Norfolk’s butterfly numbers bounce back
- Credit: Archant
It has been a good summer for butterflies across Norfolk, according to figures - but conservationists have warned it is too early to say the declining insects have turned a corner.
More than 1,600 people across Norfolk joined nature lovers up and down the UK to take part in the Butterfly Conservation's annual survey, the Big Butterfly Count.
Sightings recorded between July 19 and August 10 revealed that the most-spotted butterfly in Norfolk was the peacock, which was the most abundantly seen butterfly nationally with its highest ever placing.
Meanwhile, the world's largest insect citizen science survey also revealed that the small tortoiseshell, which has declined in population by 78pc since the 1970s, has seen numbers rise by almost a quarter compared to last summer.
While in Norfolk it failed to make it into the top five of most commonly seen butterflies, it was still spotted in healthy numbers across the county, including 114 recordings in the Shipdham area, 54 near Watton and 69 in the Newton Flotman area.
You may also want to watch:
Overall, the average number of individual butterflies seen per-count dropped from 23 in 2013 to 15 in 2014
Fifteen out of 21 of the target species decreased compared with 2013, only six species increased year-on-year.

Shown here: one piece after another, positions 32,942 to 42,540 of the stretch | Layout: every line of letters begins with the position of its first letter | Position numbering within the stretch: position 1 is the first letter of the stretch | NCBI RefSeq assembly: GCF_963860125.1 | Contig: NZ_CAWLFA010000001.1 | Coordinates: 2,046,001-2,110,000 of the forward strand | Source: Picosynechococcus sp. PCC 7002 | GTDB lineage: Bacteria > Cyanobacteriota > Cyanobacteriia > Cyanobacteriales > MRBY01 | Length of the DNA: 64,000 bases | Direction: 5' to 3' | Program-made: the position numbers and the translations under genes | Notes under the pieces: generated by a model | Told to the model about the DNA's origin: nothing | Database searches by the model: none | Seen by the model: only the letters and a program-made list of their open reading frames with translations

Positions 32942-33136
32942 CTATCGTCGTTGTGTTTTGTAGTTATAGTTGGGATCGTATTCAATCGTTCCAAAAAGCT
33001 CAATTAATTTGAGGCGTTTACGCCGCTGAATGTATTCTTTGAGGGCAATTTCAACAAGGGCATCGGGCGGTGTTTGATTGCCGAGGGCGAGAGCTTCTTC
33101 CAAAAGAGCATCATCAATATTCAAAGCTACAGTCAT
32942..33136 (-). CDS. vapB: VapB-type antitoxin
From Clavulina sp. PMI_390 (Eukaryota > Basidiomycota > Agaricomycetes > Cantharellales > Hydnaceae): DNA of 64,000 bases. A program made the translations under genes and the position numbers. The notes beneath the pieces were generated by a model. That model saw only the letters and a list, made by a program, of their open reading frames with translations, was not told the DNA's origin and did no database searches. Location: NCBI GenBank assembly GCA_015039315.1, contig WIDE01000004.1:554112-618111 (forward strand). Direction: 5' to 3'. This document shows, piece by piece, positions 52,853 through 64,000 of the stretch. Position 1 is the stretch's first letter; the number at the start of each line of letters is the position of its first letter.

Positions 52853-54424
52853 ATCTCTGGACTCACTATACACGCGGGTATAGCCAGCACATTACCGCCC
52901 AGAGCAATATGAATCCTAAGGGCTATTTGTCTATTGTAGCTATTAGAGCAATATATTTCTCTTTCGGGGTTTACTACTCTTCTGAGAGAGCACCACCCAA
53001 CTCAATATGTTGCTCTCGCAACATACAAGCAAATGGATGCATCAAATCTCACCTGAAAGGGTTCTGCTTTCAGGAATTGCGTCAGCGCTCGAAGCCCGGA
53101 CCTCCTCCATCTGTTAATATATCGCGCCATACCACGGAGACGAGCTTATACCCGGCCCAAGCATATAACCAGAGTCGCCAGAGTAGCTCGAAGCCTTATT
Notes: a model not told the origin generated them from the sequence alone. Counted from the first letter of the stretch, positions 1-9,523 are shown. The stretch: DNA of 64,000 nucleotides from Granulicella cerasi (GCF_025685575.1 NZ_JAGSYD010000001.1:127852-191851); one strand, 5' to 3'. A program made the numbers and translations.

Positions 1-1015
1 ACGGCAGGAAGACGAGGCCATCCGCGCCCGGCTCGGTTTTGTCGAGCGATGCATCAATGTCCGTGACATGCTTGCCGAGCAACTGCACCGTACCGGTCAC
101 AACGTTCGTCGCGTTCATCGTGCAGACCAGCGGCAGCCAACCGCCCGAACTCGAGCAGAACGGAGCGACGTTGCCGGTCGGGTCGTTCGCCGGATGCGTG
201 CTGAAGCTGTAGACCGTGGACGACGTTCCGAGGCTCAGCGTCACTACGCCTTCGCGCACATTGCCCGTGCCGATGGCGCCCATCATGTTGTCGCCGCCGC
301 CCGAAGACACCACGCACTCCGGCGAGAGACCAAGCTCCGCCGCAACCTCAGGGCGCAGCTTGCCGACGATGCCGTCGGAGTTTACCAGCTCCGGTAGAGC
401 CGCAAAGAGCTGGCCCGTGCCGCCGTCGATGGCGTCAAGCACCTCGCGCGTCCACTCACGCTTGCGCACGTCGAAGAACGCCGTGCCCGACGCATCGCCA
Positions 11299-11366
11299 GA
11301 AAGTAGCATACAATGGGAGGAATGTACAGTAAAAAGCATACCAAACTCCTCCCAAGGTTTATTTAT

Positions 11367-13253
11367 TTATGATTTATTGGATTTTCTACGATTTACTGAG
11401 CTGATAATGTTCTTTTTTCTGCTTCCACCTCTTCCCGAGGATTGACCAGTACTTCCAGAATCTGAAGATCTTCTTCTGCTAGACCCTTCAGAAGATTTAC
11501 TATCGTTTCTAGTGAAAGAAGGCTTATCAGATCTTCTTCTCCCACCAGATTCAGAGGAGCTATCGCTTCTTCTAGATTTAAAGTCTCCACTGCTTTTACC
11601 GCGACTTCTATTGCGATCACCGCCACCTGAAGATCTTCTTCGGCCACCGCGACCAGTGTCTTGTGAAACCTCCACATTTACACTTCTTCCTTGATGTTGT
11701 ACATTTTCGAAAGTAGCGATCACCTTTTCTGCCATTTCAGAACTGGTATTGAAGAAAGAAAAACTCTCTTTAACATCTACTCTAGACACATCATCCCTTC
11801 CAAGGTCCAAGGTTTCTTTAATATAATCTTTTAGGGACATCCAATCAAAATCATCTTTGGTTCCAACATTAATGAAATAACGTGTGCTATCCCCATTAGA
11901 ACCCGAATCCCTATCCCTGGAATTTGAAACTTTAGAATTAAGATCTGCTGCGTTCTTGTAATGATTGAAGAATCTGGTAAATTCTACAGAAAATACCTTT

- 1 'It's not even that short' - schoolboy, 14, put in isolation due to haircut
- 2 Travellers camped at garden centre car park
- 3 Ex-head charged with sex attacks on boys at Norfolk school
- 4 'Someone will get hurt' - Frustration over pothole near Norwich surgery
- 5 Tattoo studio owner fined after refusing to close in lockdown
- 6 Photo shows car inches from knocking cyclist off road
- 7 Elton John to kick off UK leg of farewell tour at Carrow Road
- 8 Norwich City drop huge hint of global star gig at Carrow Road
- 9 James Bond themed windmill owned by 007 star for rent
- 10 Hotel's new pizza restaurant enjoys 'fantastic' first month
Judy Dunmore, chairman of the Norfolk branch of the Butterfly Conservation, said: 'There has been a good number of butterflies seen across the county and a lot of the local species have done quite well.
'We have yet to know whether there's been any detrimental impact at coastal habitats, such as sand dunes, because of the tidal surge in December.
'In general, across the county people have been seeing good numbers of butterflies and that's good.
'Numbers have bounced back but not as much as 20 years ago and the overall trend is down, however you look at it. I don't think we can assume we have turned a corner because I'm not sure we have.'
Are you involved in a project to protect the natural environment? Email email@example.com